Using the same software as used to program the keypads, you can set up multiple control screens and menus for each source component and customize the graphics and motifs to suit your fancy. All of the buttons can be programmed with sequences (macros).

The multi-room audio system has taken the most time and energy to install of any other systems in our project ... and it's not something you want to tackle without assistance unless you are very familiar with wiring and programming systems.

ECAV unit from Pragmatic Communications

Now ... let's discuss some of the other interesting things we can do with our installation. Remember I noted that the Imerge Soundserver is located in the Home Theater Room? How then to get the outputs from that unit into the multi-room preamp 75 feet away? And ... there is also a video output that shows the Imerge menu for selecting music etc. The photo to the right shows the solution that we are using. It's an ECAV unit from Pragmatic Communications. We use one of these units at each end of the run. One of the Soundserver outputs plugs into this unit (you can see the RCA jacks) as well as a CAT5 Ethernet plug (remember all the CAT5 we ran between the home theater and the lab ... just in case :-). In the lab we connect the other end of the CAT5 and use the RCAs for the source inputs to the multi-room preamp and video input to the Z-880. Voila ... Soundserver music in every room and the menu shows up on the VIA! touch panel. And ... since the Soundserver has 2 discrete output channels we can still listen to different music in the home theater room if we want to.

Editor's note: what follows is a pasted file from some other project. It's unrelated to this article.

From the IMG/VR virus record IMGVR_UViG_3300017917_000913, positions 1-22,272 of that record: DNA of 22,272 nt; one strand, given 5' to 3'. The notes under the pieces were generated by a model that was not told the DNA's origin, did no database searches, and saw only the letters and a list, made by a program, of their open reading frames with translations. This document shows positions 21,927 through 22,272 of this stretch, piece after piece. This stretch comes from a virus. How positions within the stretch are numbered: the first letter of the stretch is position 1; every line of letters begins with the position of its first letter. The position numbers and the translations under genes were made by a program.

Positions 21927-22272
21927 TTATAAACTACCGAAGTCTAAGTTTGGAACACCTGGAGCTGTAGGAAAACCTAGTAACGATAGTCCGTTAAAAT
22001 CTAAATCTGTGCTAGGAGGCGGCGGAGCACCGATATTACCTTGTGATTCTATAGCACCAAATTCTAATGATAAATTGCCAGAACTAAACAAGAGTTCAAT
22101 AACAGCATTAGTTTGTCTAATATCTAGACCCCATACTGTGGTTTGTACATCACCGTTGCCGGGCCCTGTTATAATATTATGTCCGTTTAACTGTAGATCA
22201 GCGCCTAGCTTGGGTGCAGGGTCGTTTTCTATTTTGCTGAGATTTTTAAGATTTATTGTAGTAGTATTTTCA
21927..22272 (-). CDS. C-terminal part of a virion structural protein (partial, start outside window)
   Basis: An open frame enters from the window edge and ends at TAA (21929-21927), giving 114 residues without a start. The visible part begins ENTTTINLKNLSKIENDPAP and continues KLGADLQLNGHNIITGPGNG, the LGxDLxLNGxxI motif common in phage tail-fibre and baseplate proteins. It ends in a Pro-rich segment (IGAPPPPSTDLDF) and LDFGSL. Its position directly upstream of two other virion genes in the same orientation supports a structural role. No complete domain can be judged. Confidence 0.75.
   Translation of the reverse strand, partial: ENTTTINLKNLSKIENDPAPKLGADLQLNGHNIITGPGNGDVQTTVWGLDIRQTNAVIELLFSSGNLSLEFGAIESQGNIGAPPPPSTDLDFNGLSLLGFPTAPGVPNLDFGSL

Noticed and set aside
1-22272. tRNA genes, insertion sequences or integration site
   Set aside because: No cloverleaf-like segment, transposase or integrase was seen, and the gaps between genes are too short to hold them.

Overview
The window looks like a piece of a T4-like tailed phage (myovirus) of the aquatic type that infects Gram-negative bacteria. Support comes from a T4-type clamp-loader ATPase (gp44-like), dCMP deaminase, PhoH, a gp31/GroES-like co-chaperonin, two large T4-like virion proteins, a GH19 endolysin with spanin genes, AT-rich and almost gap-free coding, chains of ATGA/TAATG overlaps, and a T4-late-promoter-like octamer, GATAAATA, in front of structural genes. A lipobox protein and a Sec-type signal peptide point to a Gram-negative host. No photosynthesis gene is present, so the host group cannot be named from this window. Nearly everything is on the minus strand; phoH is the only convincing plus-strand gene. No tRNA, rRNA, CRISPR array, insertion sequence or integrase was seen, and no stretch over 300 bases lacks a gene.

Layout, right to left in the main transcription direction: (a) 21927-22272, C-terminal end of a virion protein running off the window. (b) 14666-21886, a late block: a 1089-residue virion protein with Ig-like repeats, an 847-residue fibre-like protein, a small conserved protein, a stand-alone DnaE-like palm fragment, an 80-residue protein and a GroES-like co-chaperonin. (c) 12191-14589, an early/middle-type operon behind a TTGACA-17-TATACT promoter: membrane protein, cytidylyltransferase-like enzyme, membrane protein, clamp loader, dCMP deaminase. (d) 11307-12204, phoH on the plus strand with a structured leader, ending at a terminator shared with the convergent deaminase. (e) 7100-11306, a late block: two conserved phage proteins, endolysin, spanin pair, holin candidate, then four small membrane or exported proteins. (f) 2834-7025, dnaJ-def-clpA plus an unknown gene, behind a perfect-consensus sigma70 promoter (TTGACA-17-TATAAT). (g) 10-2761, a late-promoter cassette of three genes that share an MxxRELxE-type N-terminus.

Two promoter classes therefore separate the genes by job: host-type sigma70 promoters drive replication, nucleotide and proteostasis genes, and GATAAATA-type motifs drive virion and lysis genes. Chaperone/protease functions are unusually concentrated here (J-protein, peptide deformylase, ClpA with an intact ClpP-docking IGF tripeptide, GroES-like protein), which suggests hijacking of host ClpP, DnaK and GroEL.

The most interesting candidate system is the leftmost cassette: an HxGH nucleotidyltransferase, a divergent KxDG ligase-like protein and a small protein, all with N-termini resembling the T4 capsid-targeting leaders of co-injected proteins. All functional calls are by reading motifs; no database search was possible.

Now ... while it's nice to see the Soundserver menu on the VIA! panel it would be better if we could use it to control the unit as well. No problem ... since we have an IR receiver beside the VIA! panel ... all we needed to do was tie the Elan system IR to our Xantech IR network (a simple emitter from the Elan IR output) and we can use the Soundserver remote to scroll through the menus and select any music we want to play over the multi-room system. This setup took a bit of imagination since there was no such thing as a Soundserver when Elan designed their system.